So … Ted has a wonderful new camera that he bought last summer, ready for this year’s adventures. Thanks in part to a talented birding friend of ours (you know who you are!) he has become something akin to obsessed with getting pictures of birds in their natural habitat, and especially birds in flight.
I love the fact that he’s my resident photographer, since it means that I can immerse myself in the scenery and take mental “blog notes” without being distracted by having to take the photos to go with them. All I need to remember is to ask him to take pictures of the things I want to write about. Since I’m far more interested in architecture and food than he is, that means requesting pictures of those things; otherwise when we get back from a day’s outing I might only have shots of cormorants, butterflies, and flowers, when what I want to write about is the tile floor in the cathedral!
Ted is not a big fan of zoos, largely because taking photos there does not present the same challenges as being out in nature. He describes it as “catching fish in a barrel”.
I, on the other hand, love a well-run zoo. I appreciate their conservation, preservation, and animal rescue efforts; I also recognize that being able to see in person how magnificent an endangered species is might influence people to protect them, in a way that seeing pictures or documentary footage might not.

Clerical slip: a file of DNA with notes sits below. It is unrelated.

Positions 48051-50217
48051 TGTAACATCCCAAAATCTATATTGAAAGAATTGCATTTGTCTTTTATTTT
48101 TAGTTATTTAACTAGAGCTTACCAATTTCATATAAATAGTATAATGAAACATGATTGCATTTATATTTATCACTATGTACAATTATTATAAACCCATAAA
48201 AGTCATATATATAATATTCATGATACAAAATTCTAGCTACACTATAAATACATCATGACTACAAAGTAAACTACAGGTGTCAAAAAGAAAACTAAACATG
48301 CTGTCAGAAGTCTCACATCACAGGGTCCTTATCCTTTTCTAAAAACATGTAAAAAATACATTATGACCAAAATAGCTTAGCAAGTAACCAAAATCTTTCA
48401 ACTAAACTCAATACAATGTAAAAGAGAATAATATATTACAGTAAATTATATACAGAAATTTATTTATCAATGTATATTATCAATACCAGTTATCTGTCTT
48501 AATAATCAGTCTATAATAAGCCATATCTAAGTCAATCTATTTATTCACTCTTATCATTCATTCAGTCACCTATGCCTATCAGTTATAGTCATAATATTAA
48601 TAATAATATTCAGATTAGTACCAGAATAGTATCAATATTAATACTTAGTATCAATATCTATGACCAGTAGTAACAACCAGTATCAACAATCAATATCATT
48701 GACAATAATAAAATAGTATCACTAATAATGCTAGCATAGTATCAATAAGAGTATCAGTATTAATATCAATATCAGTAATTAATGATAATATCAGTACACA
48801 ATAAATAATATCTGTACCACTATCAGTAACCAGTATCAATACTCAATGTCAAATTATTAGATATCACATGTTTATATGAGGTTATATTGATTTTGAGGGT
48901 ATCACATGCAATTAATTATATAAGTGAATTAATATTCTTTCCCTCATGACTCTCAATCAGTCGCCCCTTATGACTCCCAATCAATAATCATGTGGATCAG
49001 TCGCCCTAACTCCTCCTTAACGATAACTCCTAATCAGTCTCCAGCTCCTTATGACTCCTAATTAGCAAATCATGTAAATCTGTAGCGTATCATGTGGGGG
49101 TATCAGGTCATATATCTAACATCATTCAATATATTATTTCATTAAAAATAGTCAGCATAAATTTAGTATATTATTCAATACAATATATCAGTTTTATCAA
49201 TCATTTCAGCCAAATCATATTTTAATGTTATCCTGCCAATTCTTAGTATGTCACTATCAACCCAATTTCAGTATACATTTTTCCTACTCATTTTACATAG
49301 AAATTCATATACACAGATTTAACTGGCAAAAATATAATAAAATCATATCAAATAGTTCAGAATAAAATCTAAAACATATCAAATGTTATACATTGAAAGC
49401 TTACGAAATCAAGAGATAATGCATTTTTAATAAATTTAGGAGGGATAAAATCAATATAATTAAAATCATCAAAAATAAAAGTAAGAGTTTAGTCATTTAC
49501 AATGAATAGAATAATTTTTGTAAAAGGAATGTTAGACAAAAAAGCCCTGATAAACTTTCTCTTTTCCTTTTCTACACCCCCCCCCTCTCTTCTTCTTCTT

Ted is nothing if not cooperative, so off to the San Antonio Zoo we went.
It’s not a huge zoo. You can walk the whole thing in about 3 hours. It is, however, one of the prettiest zoos we’ve been in (San Diego remains my favourite – so far), with lush trees, and man-made rock tunnels and caves forming both walkways and exhibits. It’s also the noisiest zoo we have ever visited, due to the preponderance of Mexican (great-tailed) grackles loudly vocalizing from the trees, making up to 16 different sounds, some of which seem to mimic other birds. Quieter, but also present in disconcertingly large numbers at the zoo, are black vultures. I’m not sure what attracts these big carrion eaters, unless they’re waiting to snatch food away from the carnivores during feeding times. The bears and big cats seem to just ignore them.
My favourite exhibit was the hippos. The SA Zoo has a grandmother and her grandson, who use a large pond with a glass viewing wall. I’d never before seen a hippo pond stocked with native African fish species; we could watch the fish cleaning the hides and mouths of the hippos exactly as they would in the wild. Fascinating!
Ted got some great photos. Because his camera is such high resolution, once we got back to the condo he was able to zoom in on faces and feathers to create some really spectacular close-ups. Here are my favourites from the day: